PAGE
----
The right to exist with freedom to choose is threatened when dictatorial regimes try to erase a culture or linguistic group as we can see in the current conflict that rages between Russia and Ukraine. In 1971, Bangladesh came into existence over a similar issue. The colonials had divided the Indian subcontinent on the basis of religion — not culture. Before this division, Bengal was a whole. In 1905, Tagore had marched against the British directive to divide Bengal and Lord Curzon, the Viceroy of India. In 1911, Bengal was reunited to be slashed again in 1947 and made a part of Pakistan with Urdu as its national language. Bangladesh fought a war to find the right to exist as an entity outside of Pakistan — adopting their favoured language Bangla. Throwing off the yoke of Urdu, Bangladesh came to its own. On 16th December, the battle against cultural hegemony was won with warplanes drawing to a halt.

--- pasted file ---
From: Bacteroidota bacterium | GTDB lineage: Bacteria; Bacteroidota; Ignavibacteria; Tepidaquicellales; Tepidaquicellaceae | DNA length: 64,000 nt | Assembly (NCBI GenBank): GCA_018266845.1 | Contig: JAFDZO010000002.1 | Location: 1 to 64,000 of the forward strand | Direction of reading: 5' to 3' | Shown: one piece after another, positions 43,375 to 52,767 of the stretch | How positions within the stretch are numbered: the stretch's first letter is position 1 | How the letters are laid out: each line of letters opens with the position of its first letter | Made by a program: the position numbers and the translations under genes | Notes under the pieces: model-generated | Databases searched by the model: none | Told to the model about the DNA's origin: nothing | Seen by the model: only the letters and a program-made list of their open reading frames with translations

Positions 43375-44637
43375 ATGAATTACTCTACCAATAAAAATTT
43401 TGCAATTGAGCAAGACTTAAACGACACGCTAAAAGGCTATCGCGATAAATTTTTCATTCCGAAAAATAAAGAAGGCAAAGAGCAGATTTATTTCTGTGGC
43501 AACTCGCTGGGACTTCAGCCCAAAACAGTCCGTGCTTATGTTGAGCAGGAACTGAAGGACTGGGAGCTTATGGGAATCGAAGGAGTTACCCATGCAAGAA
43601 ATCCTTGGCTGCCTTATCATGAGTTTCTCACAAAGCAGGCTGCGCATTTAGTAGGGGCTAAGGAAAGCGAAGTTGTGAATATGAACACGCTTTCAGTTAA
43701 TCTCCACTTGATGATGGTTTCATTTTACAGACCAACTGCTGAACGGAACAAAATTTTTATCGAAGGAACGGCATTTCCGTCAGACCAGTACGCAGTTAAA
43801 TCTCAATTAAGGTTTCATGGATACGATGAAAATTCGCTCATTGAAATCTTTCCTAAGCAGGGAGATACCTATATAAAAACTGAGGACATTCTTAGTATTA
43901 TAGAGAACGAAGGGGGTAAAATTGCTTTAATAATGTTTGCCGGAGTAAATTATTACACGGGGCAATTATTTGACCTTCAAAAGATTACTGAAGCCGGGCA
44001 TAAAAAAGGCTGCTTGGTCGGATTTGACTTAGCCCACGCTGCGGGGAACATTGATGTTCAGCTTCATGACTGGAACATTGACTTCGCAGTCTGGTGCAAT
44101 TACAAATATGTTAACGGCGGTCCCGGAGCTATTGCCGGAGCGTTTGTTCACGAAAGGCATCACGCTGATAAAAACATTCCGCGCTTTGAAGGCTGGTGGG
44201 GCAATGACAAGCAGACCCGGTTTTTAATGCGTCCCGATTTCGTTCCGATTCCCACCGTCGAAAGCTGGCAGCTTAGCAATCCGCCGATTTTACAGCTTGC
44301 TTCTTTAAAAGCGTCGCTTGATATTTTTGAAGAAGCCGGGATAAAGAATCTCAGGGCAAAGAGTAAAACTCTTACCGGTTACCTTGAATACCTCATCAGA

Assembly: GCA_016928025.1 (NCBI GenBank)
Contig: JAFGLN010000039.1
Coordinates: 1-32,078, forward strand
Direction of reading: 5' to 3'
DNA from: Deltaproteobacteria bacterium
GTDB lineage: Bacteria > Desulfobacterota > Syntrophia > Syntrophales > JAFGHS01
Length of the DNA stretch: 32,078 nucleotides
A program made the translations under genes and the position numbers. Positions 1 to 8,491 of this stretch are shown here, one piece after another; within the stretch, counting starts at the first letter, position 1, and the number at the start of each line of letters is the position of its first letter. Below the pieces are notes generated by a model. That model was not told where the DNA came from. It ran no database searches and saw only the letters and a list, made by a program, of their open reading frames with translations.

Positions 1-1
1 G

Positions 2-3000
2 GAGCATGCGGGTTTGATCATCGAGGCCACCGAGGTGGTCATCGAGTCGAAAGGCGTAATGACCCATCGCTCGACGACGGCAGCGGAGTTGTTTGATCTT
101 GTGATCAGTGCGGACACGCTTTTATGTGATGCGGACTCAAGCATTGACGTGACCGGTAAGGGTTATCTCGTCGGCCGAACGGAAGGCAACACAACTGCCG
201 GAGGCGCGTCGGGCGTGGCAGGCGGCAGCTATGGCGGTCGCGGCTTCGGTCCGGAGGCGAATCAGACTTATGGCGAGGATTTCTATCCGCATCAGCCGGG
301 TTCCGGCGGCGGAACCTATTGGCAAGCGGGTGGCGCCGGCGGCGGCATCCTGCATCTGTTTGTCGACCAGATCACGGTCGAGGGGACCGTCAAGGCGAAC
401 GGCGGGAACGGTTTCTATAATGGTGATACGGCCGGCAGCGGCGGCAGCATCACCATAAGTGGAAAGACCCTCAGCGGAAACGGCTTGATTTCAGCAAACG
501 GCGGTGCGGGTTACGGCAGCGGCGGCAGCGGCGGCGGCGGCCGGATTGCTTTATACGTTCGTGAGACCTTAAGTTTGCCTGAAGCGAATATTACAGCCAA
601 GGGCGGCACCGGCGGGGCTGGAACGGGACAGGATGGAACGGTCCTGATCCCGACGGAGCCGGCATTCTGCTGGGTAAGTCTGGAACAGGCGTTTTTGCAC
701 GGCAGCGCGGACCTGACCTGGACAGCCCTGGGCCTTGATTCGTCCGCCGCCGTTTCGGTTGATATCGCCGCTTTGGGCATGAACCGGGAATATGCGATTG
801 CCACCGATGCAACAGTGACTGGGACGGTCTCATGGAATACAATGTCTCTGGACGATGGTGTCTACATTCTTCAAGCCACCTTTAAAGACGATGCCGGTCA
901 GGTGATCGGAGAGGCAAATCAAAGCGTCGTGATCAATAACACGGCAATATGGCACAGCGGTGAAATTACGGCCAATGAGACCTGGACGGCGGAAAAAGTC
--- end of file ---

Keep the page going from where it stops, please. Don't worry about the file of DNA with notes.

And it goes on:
Celebrating freedom from oppression, we have an article by Fakrul Alam giving the historical background of the struggle. A musing from across the border about the 1971 refugee exodus into India has been written by Ratnottama Sengupta. Asad Latif muses on the need to identify with a culture. We have translations of poetry by Nazrul to add a dash of seasoning.
The Birth of Bangladesh & the University of Dhaka: Professor Fakrul Alam takes us through the Partitions of Bengal which ultimately led to the creation of Bangladesh, with focus on the role of Dhaka University. Click here to read.